Professor, Financial Engineering, Columbia University; Principal, Prisma Capital Partners; Former Head, Quantitative Strategies Group, Equities Division, Goldman Sachs & Co.; Author, Models.Behaving.Badly
I Think That Machines Can't Think

A machine is a small part of the physical universe that has been arranged, after some thought by humans or animals, in such a way that, when certain initial conditions are set up, by humans or animals, the deterministic laws of nature that we already understand see to it that that small part of the physical universe automatically evolves in a way that humans or animals think is useful.

A machine is a "matter" thing that gets its quality from the point of view of a "mind."

There is a "mind" way of looking at things, and a "matter" way of looking at things.

Stuart Hampshire, in his book on Spinoza, argues that, according to Spinoza, you must choose: you can invoke mind as an explanation for something mind-like, or you can invoke matter as an explanation for something material, but you cannot fairly invoke mind to explain matter or vice versa. In Hampshire's example, suppose you become embarrassed and turn red. You might commonly say, "I blushed because I became embarrassed." A strict Spinozist, according to Hampshire, would not claim that embarrassment was the cause of blushing, because embarrassment is the mental description and the blush is physical, and you should not crisscross your causal chains. That would be sloppy thinking. Embarrassment and blushing are complementary, not causal.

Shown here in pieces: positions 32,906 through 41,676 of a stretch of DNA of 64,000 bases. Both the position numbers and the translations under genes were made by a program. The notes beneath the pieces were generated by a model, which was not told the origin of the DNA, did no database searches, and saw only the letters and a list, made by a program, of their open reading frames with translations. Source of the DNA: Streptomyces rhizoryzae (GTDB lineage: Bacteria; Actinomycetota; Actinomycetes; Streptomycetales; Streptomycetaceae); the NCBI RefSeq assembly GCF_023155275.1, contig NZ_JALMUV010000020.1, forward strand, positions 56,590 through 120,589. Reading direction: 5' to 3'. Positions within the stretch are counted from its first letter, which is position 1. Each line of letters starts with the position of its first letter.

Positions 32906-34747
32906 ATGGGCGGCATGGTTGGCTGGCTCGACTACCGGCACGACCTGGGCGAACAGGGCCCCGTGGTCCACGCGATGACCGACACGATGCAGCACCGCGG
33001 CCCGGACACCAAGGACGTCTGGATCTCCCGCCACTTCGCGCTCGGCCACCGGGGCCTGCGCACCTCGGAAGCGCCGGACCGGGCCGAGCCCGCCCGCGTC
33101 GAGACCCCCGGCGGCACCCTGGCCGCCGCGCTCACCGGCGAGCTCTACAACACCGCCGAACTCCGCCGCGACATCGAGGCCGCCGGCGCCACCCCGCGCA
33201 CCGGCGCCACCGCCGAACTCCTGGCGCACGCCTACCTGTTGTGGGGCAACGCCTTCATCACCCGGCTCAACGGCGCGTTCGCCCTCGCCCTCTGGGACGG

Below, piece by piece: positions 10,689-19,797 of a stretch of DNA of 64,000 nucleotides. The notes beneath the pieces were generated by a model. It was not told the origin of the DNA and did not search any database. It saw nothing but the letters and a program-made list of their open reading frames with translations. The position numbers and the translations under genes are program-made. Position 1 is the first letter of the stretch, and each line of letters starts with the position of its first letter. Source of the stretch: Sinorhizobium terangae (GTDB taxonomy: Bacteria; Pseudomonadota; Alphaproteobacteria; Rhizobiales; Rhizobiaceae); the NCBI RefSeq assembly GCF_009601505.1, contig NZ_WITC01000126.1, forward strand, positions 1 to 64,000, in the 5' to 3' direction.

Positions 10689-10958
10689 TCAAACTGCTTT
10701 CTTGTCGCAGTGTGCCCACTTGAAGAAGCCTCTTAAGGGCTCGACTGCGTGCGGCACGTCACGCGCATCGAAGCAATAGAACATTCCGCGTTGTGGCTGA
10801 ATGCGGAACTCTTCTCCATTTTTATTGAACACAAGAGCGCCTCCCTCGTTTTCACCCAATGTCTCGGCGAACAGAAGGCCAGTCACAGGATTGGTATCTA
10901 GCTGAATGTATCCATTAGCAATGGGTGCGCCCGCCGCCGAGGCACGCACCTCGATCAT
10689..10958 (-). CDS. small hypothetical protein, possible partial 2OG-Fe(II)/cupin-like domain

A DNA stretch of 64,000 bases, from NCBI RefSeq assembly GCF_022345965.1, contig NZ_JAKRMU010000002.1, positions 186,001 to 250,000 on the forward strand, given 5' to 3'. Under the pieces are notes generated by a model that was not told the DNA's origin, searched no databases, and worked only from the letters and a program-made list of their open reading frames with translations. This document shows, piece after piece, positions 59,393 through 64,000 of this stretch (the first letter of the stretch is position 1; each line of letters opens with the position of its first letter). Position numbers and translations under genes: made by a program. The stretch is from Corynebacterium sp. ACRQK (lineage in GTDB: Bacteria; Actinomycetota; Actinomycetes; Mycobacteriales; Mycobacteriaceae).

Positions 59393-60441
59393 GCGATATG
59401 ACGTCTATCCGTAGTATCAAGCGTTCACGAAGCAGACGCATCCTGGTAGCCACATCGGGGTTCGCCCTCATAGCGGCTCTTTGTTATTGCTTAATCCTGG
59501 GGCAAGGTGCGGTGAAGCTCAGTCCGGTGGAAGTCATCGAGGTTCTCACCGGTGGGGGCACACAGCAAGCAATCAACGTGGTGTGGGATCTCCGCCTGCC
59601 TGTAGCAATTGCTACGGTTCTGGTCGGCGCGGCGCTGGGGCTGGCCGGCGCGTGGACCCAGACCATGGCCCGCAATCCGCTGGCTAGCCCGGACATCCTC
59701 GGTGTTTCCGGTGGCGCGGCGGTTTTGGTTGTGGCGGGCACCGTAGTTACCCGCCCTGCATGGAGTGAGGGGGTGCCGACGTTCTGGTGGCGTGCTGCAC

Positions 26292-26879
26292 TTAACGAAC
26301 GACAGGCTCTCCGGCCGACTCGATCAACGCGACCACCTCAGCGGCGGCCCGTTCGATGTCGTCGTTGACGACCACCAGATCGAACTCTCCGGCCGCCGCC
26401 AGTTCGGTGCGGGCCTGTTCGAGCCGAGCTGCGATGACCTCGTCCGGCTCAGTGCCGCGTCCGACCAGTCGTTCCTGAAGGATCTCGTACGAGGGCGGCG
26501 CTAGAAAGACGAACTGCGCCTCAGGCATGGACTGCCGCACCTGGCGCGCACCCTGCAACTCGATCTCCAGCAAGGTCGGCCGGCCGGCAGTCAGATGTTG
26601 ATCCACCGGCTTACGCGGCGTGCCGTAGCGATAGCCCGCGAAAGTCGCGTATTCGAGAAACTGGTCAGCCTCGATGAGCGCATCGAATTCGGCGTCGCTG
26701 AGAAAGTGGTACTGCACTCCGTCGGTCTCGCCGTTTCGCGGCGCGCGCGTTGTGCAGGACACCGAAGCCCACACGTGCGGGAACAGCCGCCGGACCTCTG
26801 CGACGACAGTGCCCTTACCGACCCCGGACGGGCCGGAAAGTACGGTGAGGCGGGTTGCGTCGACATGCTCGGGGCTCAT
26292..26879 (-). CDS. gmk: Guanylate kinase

By this argument one should not jump from one style of explanation to another. We must explain physical things by physics and psychological things by psychology. It is of course very difficult to give up the notion of psychic causes of physical states or physical causes of psychic states.

So far, I like this view of the world. I will therefore describe mental behavior in mental terms (lovesickness made me moody) and material behavior by material causes (drugs messed up my body chemistry).

From this point of view therefore, as long as I understand the material explanation of a machine's behavior, I will argue that it doesn't think.

I realize that I may have to change this view when someone genuinely does away with the complementary view of mind and matter, and convincingly puts matter as the cause of mind or mind as the cause of matter. So far though, this is just a matter of faith.

Until then, and maybe that day will come but as yet I see no sign of it, I think that machines can't think.